End of the XHTML thread (summary attached)

David Megginson david at megginson.com
Fri Sep 3 14:52:49 BST 1999

I think that it's time to let the XHTML threads die out for a while.
This has been an incredibly useful (if verbose) discussion, because
we've flushed out a lot previously-unspoken assumptions that people
have made about XML, HTML, Namespaces, Schema processing, and the Web.

For the record, here's my summary of what I believe to the be most
important points to come out during the discussion:

1. It is clear that their is not yet a consensus among XML developers
   that the kind of light-weight HTML Namespace model that I and many
   others have advocated is the right thing.

   That means that I may have been wrong in believing that in choosing
   three XHTML Namespaces the HTML WG was going against an obvious
   majority opinion in the developer community, though is it going
   with an obvious majority opinion either -- opinions are all over
   the place.

2. Namespaces and versioning is a problem that will not go away, and
   the lack of a standard, accepted solution is causing a lot of
   confusion and wasted time, both inside and outside the W3C.

3. Opinions are also very much divided on XML schemas: they are
   either the magic missing piece that will complete the XML puzzle
   and make the whole thing work, or a pointless distraction that is
   keeping us from getting on with serious work now.

4. The closed process of the W3C is no longer acceptable -- the W3C is
   fast losing the trust of the developer community, which is, after
   all, the community that will make or break each spec by deciding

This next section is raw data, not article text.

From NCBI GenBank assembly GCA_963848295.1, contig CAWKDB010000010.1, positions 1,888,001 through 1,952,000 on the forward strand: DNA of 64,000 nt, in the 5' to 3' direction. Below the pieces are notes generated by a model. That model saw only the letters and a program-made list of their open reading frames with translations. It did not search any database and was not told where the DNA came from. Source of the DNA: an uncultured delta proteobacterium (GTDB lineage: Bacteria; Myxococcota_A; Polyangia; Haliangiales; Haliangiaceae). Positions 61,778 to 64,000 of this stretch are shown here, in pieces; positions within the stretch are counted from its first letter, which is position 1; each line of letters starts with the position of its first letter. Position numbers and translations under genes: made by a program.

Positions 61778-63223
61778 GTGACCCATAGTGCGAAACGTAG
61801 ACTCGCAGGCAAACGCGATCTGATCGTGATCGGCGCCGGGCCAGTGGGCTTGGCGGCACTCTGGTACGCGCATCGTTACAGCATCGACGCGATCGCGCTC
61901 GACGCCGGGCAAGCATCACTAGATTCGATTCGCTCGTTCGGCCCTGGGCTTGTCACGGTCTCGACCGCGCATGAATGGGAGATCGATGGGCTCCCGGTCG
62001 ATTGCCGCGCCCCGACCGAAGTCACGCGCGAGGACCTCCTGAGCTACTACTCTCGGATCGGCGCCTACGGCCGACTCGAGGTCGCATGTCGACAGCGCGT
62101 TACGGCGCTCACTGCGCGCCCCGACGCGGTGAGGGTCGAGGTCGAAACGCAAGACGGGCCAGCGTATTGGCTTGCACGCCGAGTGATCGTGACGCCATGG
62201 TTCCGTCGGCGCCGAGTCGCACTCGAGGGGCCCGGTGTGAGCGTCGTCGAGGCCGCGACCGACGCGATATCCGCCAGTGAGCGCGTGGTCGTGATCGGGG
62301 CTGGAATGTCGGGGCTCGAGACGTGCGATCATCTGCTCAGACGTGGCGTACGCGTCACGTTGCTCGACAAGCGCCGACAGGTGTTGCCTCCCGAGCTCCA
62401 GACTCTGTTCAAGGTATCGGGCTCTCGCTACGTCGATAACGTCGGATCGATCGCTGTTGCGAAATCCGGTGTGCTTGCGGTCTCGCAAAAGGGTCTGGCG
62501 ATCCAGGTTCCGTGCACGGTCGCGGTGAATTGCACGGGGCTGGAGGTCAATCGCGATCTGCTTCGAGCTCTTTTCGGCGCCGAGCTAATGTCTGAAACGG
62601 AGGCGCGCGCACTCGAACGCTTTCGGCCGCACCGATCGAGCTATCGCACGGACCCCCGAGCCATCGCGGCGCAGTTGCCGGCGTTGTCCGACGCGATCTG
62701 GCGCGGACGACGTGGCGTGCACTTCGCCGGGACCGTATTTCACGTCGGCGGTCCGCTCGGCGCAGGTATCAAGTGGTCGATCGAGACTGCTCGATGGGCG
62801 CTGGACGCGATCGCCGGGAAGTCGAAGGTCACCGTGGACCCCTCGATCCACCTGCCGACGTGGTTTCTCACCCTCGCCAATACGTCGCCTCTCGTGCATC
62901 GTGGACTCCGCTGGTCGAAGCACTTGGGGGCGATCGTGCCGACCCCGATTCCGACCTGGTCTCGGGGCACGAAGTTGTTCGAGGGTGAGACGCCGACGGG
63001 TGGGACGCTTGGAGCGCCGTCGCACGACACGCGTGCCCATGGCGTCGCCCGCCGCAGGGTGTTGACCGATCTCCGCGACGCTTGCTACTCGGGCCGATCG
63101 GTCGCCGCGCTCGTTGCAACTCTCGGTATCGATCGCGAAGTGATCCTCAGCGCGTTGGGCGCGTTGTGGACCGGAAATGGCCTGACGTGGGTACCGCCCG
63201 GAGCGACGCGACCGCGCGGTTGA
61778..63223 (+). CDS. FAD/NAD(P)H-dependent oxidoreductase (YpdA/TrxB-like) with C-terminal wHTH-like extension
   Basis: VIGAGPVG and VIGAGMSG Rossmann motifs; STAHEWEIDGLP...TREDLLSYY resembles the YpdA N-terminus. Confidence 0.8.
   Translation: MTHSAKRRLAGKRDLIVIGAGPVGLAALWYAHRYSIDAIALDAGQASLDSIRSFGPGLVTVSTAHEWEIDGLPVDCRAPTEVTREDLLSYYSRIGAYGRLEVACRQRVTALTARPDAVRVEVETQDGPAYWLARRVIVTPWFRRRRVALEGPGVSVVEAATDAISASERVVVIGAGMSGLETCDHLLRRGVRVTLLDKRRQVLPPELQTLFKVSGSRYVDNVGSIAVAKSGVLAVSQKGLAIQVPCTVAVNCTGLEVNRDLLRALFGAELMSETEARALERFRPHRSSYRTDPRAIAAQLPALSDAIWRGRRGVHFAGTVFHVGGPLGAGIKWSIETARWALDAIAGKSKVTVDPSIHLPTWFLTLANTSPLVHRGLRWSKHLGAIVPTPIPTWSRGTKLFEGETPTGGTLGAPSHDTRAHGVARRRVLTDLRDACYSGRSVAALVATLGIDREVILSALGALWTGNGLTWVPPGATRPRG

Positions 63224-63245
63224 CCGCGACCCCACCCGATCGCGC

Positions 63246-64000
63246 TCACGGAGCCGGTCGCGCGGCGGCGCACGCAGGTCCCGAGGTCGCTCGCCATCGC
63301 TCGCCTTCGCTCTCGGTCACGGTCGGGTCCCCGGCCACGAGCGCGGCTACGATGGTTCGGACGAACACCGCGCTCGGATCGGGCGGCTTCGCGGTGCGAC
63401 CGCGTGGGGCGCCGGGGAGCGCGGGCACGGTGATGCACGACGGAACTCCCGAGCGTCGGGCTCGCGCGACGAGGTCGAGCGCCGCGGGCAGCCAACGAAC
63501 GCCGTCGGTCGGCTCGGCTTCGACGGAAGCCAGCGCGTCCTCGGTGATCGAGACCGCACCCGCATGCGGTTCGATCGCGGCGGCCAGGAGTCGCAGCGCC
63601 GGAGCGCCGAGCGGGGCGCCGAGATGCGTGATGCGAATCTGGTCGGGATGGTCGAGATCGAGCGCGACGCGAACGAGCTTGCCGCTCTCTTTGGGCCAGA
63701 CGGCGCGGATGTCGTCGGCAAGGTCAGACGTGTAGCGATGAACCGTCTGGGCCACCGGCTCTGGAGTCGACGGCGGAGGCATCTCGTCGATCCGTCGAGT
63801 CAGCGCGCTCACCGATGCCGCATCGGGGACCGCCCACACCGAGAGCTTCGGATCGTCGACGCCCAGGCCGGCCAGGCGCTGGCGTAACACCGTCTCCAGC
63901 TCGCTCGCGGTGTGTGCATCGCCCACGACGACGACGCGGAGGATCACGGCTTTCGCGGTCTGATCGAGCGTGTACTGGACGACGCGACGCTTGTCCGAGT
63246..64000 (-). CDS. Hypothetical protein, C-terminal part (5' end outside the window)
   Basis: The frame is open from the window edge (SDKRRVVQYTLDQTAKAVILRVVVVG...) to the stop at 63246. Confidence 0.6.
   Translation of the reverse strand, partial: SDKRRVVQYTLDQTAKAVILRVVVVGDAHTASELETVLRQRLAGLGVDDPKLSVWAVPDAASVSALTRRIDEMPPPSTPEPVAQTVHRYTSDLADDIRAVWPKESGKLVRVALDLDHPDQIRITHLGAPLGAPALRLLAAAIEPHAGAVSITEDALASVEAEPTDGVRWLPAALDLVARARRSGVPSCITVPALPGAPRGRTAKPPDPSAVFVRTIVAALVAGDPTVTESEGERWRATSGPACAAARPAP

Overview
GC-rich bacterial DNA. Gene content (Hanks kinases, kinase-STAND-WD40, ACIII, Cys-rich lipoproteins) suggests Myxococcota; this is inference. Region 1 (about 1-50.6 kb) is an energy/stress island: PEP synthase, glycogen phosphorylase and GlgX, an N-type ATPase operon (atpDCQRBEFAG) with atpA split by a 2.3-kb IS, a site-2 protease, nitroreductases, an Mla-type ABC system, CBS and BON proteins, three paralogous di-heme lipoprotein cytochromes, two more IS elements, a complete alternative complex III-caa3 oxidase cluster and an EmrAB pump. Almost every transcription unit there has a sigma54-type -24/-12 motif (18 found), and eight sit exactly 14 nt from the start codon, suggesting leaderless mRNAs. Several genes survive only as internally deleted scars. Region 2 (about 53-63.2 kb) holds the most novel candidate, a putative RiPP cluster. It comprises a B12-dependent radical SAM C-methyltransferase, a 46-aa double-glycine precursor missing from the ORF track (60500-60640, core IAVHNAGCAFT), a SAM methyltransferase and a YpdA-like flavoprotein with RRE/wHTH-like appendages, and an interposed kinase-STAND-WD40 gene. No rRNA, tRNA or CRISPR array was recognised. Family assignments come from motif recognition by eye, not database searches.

whether or not to bother implementing it.  Silence inevitably leads
   to speculation and to conspiracy theory-mongering (even among
   employees of member companies!).

5. Further to #4, the HTML WG has stumbled by publishing a major
   change without a rationale.  The situation (probably unfairly)
   makes the WG look high-handed and arbitrary, and the lack of a
   public explanation to accompany the public change allows rumour and
   innuendo to rush in and fill the gap.  The WG might want to look at
   Paul Prescod's carefully-reasoned arguments in this thread as a
   model for how they could defend the change.

   Those of us on W3C WGs should all take this as a cautionary tale,
   especially since the same thing happened last year to the XML WG
   when we suddenly changed the Namespaces spec with no convincing
   public explanation.

Well, that's about it.  Let's all let this issue lie for a while, and
then see where we are when the dust has had time to settle.  Thank you 
all for participating, and I would still encourage everyone to make
their opinions known to the W3C through one of the e-mail addresses
listed in the XHTML spec.

Thanks, and all the best,


David Megginson                 david at megginson.com

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